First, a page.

Not All Moon Water Alike, Says Scientist

This artist's rendering provided by NASA via Brown University shows the Centaur upper stage rocket separating from its shepherding spacecraft on a trajectory toward the moon. On Friday, Oct. 9, 2009, NASA will crash the Lunar Crater Observation and Sensing Satellite, or LCROSS, into a crater on the moon's south pole to search for evidence of water ice. AP Photo/NASA

Following the discovery last year of trace amounts of water on the moon, scientists have been analyzing the data returned by probes mapping the lunar surface, and have determined that different forms of water compounds exist there.

This indication that water on the Moon comes from different sources - accounting for the varying organic compounds contained within - is reported in Space.com.

Measurements from India's Chandrayaan-1 moon probe (which found frozen water in 40 craters) and from NASA's recent Lunar Crater Observation and Sensing Satellite (LCROSS) mission (which slammed into the moon last October to test soil content from the resulting impact plume and found additional water) suggest that three different varieties of lunar water have been identified.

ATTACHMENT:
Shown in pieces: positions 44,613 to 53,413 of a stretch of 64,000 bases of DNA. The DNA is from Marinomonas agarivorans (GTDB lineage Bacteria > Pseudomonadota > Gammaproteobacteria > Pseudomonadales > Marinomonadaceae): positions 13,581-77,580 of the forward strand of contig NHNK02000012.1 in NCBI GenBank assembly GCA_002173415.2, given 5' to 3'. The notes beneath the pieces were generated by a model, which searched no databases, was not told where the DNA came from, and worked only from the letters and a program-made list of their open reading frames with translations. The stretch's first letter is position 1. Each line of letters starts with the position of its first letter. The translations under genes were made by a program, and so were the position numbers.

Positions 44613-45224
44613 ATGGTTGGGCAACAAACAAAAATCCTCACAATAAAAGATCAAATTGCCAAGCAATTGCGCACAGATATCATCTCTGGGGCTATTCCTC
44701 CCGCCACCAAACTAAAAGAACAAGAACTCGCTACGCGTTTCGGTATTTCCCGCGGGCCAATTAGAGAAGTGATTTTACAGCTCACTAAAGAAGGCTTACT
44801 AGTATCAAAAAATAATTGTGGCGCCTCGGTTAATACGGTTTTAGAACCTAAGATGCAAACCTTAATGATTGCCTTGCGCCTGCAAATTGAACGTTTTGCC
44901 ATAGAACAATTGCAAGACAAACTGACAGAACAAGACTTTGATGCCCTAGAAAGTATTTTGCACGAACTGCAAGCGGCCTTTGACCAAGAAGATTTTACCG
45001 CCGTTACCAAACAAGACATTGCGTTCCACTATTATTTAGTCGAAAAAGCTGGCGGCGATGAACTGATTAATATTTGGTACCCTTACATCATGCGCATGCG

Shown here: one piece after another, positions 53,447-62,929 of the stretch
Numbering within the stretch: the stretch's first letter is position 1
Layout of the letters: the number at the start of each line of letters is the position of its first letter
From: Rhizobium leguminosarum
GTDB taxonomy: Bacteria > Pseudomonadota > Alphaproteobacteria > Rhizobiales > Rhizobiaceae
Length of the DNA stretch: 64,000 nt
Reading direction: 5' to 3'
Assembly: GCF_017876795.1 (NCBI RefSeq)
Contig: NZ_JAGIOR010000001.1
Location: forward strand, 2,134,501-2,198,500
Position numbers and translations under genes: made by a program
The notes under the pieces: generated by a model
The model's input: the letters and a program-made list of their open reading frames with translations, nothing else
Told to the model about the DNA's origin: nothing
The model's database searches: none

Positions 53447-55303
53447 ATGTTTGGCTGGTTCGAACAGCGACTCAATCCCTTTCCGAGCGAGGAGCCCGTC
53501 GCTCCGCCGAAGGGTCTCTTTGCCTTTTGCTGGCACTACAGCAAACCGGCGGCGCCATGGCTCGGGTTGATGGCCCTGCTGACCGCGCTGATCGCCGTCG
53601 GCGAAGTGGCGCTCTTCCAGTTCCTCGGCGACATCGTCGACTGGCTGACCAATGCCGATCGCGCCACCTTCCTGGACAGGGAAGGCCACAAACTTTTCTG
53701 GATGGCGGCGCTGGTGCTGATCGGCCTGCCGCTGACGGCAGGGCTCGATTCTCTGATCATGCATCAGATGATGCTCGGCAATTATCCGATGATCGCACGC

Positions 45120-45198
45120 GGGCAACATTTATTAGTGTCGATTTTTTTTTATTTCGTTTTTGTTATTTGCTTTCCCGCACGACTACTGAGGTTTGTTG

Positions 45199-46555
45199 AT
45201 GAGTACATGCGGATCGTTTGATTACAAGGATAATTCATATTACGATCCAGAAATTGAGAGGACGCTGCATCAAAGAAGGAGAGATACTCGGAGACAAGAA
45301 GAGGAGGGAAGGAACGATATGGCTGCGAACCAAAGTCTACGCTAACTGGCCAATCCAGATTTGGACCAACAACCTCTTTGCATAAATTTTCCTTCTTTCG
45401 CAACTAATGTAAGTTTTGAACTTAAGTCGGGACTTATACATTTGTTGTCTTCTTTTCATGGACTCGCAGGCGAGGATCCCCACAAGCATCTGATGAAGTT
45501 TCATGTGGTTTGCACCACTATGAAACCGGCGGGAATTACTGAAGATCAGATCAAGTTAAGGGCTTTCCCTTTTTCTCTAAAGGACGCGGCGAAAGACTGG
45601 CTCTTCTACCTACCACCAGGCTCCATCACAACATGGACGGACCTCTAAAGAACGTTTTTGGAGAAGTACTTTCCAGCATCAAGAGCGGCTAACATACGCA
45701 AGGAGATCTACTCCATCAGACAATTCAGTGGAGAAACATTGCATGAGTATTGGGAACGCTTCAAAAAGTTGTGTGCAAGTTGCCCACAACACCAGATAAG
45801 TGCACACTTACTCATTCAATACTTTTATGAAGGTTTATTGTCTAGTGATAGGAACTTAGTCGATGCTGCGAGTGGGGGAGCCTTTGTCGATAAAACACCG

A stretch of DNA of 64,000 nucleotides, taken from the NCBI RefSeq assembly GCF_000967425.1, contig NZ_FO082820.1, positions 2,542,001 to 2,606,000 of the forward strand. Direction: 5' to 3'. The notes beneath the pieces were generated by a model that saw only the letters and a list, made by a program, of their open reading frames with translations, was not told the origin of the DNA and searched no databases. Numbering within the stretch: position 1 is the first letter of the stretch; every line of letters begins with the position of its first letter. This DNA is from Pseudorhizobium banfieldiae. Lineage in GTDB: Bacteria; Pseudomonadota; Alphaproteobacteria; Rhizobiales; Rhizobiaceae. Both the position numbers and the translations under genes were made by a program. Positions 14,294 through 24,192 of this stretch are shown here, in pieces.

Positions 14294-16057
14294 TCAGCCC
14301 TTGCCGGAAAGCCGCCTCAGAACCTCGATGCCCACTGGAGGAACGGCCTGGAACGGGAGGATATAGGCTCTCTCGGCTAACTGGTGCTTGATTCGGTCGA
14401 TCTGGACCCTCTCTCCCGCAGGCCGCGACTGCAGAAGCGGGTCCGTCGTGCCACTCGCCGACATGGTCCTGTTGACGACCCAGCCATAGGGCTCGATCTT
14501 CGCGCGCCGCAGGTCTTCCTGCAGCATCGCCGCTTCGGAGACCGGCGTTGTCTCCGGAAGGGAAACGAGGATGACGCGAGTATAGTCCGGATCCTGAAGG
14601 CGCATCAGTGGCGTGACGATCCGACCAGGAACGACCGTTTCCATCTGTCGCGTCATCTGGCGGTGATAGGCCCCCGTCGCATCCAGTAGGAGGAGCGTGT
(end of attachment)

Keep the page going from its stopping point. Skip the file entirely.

Paul Spudis of Houston's Lunar and Planetary Institute told Space.com that in addition to nearly pure ice, there is also a "fluffy mix of ice crystals and dirt" found by LCROSS. Instruments on Chandrayaan-1 also detected a thin layer of water that "comes and goes" across the surface.

The initial impact of LCROSS released water and hydroxyl, with small bits of pure ice mixed in, from the surface layer. Beneath that, water from a deeper layer was released, likely from a much earlier time period.

That water, Spudis said, contains more water ice, in addition to a variety of molecular compounds - sulfur dioxide (SO2), methanol (CH3OH), and diacetylene (H2C4).
This layer, at least one-half-meter below the surface, "is probably older than the ice we're finding on the surface," he said.

While some surface water likely comes from bodies that have impacted the moon over the eons - comets, for example, which are primarily ice - Spudis told Space.com that some water might be formed on the moon.

"Protons in the solar wind can make small amounts of water continuously on the lunar surface by interacting with metal oxides in the rocks," he said.


For more info:
LCROSS
Mini-RF Overview - Mapping the Lunar Surface
Moon Mineralogy Mapper
Moon and Mars (nasa.gov)
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